To all who struggle with having diverse and seemingly un-related interests, or who studied one thing but moved to ‘unrelated’ jobs and places, take note and take heart:
Not being a singular-focused specialist does *not* have to be a handicap. In fact, having diverse interests — even being contrarian — fuels creativity, innovations and cutting-edge thinking.
For me, people often don’t see any connection between my Executive Coaching, focused on Power and Leadership (mainly with American and European executives) — and China, which I write and teach on.
It took a fantastic set of questions (mainly # 4 and # 5) from Kerry Parke at IE Business School to help me explain the link.
Article Link HERE [5 min read]
As Steve Jobs once said, “You can’t connect the dots looking forward; you can only connect them looking backward. So you have to trust that the dots will somehow connect in your future. … This approach has never let me down, and it has made all the difference in my life.”
Now when people ask me about my diverse interests and “unconventional career”, I just send them her great article.
Thank you Kerry and IE Business School – great organisation that encourages diverse exploration and moving across silos.
Since the initial shock of the pandemic, I’ve seen creativity unleashed at an unprecedented pace, and in unsuspecting places.
Here are those stories and a few more – all generated by the introduction of constraints. They have the potential to positively transform our work and life.
My latest article, published in Forbes HERE.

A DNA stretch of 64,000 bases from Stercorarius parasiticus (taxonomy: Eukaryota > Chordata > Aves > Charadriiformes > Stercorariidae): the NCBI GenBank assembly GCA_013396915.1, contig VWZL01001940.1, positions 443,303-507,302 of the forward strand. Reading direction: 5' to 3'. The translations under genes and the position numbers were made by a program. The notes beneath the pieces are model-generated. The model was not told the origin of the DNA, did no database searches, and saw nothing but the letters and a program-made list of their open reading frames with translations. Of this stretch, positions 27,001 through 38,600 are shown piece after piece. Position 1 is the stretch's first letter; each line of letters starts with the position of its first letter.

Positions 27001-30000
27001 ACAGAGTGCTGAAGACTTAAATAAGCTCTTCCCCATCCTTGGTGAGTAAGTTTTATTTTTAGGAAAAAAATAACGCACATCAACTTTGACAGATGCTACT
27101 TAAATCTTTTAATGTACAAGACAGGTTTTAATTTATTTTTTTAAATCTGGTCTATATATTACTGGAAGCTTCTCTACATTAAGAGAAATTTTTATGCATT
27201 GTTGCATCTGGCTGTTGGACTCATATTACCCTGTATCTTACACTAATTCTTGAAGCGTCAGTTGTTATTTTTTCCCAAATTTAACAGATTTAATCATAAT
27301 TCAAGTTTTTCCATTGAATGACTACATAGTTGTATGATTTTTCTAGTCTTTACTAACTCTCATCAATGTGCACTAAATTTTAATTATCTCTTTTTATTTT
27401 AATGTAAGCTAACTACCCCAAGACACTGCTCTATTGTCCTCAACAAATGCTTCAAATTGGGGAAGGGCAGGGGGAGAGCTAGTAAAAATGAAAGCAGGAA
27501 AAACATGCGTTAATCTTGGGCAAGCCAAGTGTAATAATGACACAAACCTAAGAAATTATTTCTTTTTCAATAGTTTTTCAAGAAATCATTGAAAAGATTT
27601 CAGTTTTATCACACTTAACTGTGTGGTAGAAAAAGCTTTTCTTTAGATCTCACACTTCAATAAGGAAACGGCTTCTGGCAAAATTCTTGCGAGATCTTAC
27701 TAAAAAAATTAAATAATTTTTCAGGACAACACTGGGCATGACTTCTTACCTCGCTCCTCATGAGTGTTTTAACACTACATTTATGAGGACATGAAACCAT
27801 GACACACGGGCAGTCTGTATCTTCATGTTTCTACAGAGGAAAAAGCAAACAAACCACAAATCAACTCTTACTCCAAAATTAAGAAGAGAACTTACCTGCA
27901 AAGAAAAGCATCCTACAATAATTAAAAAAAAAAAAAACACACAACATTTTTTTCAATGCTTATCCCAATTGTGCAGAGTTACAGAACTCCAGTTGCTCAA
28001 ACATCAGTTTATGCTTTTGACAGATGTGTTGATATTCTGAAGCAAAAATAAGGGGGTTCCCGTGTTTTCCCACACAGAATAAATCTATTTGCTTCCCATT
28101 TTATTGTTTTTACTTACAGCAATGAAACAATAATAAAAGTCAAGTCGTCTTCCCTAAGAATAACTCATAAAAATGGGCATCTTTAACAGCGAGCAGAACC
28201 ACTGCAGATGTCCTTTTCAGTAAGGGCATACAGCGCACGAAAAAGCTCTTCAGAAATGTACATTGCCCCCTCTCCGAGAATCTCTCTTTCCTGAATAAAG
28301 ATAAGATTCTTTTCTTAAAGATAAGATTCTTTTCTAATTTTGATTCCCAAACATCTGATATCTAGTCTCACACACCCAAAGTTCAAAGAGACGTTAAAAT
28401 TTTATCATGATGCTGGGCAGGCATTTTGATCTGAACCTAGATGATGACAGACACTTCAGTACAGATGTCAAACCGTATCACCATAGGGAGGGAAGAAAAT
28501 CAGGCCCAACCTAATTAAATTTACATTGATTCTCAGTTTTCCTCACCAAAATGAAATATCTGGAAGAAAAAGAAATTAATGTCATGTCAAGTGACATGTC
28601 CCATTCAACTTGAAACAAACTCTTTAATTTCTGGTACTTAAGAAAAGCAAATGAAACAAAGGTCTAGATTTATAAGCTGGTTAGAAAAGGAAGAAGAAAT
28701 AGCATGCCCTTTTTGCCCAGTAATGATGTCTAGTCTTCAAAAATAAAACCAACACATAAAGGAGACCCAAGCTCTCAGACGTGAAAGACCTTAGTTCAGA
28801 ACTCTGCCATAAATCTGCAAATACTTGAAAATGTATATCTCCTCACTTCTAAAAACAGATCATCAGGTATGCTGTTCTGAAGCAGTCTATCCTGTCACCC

Yes: Re-think China.
But Don’t Re-think China’s contribution to entrepreneurship, innovation and growth.
My latest article in Forbes HERE, on what we can learn about entrepreneurship, innovation and leadership from China.
Read why China’s slowdown has had zero impact on the War for Talent.
In my recent article, published in Forbes.com, I show what four companies are doing to ensure they motivate and retain the best workforce.
Full article HERE.
When you can grab a Starbucks, order products on your smartphone, go bar hopping or clubbing with upbeat, creative Chinese – it sure feels like freedom.
But is it?
Mary Meeker’s Internet Trends 2018 is a must read, but overlooks the downside of China’s growing prominence.
Read what we are missing on China, in my latest article in Forbes HERE.
Two Silicon Valley executives have a friendly bet on when a commercially available autonomous car will transport them within Las Vegas, with no intervention from a human driver. The more bullish one has placed his bet on May 27, 2024.
A driverless future will happen sooner than 2024, and it won’t happen first in the US, Europe or Japan.
It will happen first in [read the article, published in Forbes, HERE]
China now has the money, an educated and ambitious workforce, a can-do spirit, impressive companies, and a dogged spirit to achieve that will carry it far. Next time someone tells you China doesn’t innovate, suggest that they to take a closer look.
Read my full article, published today in Forbes: HERE.
“Outdated thinking and hubris still hold the West back from learning from China.”
Read my full article published in Forbes.com HERE.
I am overseeing a full-day executive briefing on China for the IE Business School’s award winning Global Executive program (GXMBA) tomorrow, Wed, Dec. 13 in Madrid…
Agenda and speaker bios HERE.
For those interested in attending, please contact me.
I just finished facilitating the Design Thinking Preview for Stanford Exec Education.
If you missed the final Live Session (Intro to Design Thinking), you can watch the recording HERE.
My coaching and the session covered topics including: How to Ask Better Questions, Crafting a strong POV (Point of View), What to look for in your User’s Journey…
Great to collaborate with Stanford LEAD and Prof Zenios once again.